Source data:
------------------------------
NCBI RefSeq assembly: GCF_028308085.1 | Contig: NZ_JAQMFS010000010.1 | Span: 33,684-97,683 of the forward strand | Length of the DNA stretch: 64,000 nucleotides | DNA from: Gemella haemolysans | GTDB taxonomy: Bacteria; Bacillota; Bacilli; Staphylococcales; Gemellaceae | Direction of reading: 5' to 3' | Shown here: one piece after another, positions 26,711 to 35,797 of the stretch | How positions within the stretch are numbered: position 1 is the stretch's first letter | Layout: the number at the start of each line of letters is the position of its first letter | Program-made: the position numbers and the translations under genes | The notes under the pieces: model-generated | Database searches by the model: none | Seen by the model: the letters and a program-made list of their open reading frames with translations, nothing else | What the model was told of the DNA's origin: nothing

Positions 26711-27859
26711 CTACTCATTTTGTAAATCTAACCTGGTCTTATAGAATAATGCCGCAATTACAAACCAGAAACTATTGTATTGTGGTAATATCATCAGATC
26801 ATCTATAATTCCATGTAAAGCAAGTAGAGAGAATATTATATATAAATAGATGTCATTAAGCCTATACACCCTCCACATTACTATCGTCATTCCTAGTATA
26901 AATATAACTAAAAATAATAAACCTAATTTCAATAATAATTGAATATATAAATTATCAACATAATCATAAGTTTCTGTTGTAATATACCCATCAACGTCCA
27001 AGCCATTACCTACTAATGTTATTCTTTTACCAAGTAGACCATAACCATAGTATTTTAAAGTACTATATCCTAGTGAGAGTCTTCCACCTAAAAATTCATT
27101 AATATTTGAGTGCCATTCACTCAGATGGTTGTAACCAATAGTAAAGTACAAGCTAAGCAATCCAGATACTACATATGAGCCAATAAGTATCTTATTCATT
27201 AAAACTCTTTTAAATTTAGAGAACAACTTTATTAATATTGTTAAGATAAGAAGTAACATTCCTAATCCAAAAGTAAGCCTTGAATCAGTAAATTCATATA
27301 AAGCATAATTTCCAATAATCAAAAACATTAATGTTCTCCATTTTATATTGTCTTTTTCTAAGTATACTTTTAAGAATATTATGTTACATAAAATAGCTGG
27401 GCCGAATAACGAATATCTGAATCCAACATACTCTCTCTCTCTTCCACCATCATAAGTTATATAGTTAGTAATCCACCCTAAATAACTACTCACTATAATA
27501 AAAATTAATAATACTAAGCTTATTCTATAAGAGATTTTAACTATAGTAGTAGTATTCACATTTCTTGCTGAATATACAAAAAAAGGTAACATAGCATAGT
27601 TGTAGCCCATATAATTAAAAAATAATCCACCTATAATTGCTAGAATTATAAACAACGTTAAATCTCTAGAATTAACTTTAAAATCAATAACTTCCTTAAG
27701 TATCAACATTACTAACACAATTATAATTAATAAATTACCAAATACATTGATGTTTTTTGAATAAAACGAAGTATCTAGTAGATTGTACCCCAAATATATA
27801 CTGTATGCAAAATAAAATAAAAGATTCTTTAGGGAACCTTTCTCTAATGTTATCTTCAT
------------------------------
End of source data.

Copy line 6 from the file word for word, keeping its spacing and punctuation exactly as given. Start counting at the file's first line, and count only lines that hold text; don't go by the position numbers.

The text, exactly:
27001 AGCCATTACCTACTAATGTTATTCTTTTACCAAGTAGACCATAACCATAGTATTTTAAAGTACTATATCCTAGTGAGAGTCTTCCACCTAAAAATTCATT